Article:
Thrombus Composition and Efficacy of Thrombolysis and Thrombectomy in Acute Ischemic Stroke

Stroke. 2021 Mar;52(3):1131-1142. doi: 10.1161/STROKEAHA.120.032810. Epub 2021 Feb 10.

Abstract

Thrombi retrieved from patients with acute ischemic stroke are highly heterogeneous. Recent data suggest that thrombus composition may impact on mechanical thrombectomy, the number of recanalization manoeuvres, resistance to retrieval, and on thrombolytic potential. Our aim was to summarize evidence describing the impact of thrombus composition on efficacy of mechanical thrombectomy and thrombolysis in patients with acute ischemic stroke. The scoping review methodology guided by the Joanna Briggs Institute, an adaption of the Arksey and O'Malley, was followed. Comprehensive searches were conducted in MEDLINE, EMBASE, SCOPUS, and Web of Science. Articles were classified into 4 key themes: (1) composition of stroke thrombi, (2) thrombus composition and mechanical thrombectomy, (3) thrombus composition and thrombolytic therapy, and (4) novel imaging and endovascular approaches. Our search identified 698 articles published from 1987 to June 2020. Additional articles were extracted from reference lists of the selected articles. Overall, 95 topic-specific articles identified for inclusion published in 40 different journals were included. Reports showed that thrombus composition in stroke was highly heterogeneous, containing fibrin, platelets, red blood cells, VWF (von Willebrand Factor), and neutrophil extracellular traps. Thrombi could roughly be divided into fibrin- and red blood cell-rich clots. Fibrin-rich clots were associated with increased recanalization manoeuvres, longer procedure time, and less favorable clinical outcomes compared with red blood cell-rich clots. Advances in detection or treatment of thrombi that take into account clot heterogeneity may be able to improve future endovascular and thrombolytic treatment of stroke.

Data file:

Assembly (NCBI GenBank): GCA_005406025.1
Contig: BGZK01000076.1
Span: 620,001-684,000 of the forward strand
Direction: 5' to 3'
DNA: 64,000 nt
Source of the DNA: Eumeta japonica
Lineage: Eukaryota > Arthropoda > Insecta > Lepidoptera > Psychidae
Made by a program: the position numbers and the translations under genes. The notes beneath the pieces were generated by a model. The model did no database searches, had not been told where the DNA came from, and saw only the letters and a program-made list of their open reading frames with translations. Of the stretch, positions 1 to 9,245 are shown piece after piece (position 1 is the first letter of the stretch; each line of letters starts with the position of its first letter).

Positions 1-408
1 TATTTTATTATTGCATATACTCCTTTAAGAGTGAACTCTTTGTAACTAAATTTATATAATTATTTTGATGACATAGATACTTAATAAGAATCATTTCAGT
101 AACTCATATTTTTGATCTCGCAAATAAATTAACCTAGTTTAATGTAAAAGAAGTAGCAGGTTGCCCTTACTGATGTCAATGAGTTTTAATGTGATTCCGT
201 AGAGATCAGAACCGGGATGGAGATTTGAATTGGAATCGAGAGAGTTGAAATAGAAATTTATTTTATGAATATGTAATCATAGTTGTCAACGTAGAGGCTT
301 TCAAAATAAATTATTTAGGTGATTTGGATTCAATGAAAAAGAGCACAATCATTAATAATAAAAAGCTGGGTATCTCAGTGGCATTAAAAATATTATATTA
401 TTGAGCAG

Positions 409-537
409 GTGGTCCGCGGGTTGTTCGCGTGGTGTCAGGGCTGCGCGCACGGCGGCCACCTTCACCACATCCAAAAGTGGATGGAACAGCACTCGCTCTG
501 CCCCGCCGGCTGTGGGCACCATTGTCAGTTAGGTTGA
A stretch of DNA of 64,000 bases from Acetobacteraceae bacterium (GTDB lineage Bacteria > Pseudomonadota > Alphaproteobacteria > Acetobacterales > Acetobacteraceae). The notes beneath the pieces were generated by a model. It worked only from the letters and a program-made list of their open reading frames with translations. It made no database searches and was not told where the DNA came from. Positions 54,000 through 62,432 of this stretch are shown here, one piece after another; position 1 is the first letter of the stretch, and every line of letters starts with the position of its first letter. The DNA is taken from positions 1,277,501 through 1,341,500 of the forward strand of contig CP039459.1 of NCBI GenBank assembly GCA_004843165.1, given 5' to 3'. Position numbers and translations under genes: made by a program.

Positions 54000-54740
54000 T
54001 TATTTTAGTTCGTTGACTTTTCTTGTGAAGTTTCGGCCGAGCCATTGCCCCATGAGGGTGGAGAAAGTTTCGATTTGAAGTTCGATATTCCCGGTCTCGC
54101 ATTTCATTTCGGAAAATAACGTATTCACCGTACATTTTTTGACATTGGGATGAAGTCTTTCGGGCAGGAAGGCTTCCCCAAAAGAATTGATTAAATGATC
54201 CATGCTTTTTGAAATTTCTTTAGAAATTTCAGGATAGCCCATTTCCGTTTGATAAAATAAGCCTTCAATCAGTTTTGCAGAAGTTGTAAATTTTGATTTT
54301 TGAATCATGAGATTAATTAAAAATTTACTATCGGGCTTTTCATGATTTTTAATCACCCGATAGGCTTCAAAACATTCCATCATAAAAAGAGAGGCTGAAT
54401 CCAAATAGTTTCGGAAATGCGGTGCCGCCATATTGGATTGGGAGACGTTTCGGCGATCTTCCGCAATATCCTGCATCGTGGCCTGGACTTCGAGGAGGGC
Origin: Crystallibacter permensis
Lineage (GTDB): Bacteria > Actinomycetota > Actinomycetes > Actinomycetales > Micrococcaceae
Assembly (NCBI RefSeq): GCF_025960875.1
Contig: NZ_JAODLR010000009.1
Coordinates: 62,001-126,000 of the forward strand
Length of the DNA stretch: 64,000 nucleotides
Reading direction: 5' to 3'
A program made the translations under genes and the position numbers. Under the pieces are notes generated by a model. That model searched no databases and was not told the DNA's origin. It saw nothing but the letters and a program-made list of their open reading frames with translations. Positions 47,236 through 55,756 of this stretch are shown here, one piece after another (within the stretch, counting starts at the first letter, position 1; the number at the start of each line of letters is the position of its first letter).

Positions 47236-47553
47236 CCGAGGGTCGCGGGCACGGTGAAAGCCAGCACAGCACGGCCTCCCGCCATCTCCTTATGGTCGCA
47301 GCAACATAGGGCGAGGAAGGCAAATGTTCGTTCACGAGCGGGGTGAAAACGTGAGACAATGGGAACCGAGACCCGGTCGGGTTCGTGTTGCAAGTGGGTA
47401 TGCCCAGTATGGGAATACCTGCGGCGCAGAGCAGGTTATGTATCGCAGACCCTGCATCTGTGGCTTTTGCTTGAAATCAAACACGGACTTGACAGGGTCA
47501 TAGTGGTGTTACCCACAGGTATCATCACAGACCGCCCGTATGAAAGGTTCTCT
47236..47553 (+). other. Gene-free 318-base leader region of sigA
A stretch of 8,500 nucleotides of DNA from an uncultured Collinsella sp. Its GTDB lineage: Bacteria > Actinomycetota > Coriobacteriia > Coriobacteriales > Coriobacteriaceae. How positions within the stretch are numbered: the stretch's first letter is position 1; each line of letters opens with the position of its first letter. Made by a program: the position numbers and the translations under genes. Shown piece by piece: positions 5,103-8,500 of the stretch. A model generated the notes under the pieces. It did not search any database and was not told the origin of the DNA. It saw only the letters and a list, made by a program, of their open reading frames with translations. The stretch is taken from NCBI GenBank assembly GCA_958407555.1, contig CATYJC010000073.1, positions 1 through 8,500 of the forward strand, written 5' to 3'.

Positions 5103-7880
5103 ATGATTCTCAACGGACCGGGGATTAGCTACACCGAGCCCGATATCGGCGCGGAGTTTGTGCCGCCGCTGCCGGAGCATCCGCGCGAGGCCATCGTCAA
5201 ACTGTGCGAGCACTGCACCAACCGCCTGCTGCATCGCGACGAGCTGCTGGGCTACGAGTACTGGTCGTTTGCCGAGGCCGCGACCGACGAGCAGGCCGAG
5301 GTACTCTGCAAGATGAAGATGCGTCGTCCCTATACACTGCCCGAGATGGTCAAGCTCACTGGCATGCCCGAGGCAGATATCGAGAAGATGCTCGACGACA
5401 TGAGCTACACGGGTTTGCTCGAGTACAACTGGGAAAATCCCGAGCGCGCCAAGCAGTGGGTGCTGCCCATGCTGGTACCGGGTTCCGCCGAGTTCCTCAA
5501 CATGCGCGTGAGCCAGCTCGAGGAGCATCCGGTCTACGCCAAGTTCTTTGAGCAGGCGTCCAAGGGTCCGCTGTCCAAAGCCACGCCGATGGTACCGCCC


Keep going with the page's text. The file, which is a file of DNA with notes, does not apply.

Keywords: blood platelets; extracellular traps; fibrin; ischemic stroke; thrombectomy.

Publication types

  • Research Support, Non-U.S. Gov't